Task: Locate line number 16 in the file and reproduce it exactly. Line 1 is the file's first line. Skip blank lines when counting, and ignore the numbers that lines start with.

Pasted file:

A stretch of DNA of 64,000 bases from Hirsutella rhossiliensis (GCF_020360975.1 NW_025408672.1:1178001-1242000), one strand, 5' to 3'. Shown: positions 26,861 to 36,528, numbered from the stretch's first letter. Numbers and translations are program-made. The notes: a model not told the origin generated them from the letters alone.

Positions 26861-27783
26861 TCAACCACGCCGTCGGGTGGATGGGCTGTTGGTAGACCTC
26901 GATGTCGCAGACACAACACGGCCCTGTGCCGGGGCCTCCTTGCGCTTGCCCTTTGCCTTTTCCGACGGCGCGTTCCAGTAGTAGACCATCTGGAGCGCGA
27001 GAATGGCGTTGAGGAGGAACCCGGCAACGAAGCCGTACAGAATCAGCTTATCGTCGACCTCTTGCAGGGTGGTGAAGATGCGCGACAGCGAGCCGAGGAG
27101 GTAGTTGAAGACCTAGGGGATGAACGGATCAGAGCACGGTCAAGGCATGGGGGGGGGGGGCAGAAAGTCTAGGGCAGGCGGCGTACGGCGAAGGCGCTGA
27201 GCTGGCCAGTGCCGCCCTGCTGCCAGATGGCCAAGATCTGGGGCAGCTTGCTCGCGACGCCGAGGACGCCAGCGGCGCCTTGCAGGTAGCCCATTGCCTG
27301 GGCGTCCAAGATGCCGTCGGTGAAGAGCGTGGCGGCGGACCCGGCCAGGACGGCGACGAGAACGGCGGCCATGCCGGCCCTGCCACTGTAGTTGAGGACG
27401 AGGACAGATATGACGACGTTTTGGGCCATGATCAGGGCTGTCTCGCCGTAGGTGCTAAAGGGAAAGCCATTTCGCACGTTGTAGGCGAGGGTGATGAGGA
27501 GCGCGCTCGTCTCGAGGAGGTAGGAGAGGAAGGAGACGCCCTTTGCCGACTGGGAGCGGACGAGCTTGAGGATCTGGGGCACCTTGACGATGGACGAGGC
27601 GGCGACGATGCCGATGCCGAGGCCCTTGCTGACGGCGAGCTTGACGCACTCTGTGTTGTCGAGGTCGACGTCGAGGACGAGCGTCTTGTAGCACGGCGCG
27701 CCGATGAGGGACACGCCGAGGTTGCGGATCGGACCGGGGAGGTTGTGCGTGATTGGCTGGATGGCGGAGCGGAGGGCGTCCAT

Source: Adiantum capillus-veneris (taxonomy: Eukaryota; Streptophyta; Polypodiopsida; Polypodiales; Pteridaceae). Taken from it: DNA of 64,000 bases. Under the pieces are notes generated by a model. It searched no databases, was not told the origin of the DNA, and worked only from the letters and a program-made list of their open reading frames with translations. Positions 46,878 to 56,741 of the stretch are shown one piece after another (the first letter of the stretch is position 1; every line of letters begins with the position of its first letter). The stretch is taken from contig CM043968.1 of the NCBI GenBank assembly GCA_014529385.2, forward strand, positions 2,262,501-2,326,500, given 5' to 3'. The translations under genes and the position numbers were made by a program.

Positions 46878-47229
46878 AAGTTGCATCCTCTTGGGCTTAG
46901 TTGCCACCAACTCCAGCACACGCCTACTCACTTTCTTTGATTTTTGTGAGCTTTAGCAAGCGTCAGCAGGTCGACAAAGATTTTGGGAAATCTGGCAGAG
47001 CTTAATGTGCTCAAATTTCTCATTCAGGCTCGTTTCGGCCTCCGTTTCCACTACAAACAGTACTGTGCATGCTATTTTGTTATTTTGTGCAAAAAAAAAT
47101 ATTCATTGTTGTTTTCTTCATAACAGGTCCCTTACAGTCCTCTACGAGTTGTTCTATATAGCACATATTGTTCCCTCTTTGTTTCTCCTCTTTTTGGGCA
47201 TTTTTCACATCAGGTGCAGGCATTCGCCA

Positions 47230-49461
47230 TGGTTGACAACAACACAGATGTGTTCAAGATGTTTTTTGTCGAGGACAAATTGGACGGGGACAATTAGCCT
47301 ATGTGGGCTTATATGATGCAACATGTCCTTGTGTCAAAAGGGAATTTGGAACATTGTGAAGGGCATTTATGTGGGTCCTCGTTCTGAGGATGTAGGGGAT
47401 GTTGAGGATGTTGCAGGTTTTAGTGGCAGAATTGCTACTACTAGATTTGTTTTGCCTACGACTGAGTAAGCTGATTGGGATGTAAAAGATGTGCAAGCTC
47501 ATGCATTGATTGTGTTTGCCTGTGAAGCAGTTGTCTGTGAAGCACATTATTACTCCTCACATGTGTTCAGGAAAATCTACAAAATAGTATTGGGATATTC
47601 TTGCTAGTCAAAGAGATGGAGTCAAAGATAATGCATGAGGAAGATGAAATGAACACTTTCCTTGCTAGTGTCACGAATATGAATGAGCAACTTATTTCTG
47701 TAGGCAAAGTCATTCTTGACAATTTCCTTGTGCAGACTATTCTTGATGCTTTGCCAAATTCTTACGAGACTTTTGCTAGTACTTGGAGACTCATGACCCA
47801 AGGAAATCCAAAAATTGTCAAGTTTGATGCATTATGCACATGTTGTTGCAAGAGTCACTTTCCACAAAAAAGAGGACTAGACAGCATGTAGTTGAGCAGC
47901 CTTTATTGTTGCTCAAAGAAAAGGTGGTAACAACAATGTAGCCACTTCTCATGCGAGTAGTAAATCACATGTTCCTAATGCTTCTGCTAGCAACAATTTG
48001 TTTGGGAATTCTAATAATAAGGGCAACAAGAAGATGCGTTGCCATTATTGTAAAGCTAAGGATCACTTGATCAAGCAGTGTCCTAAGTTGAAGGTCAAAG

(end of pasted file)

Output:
46901 TTGCCACCAACTCCAGCACACGCCTACTCACTTTCTTTGATTTTTGTGAGCTTTAGCAAGCGTCAGCAGGTCGACAAAGATTTTGGGAAATCTGGCAGAG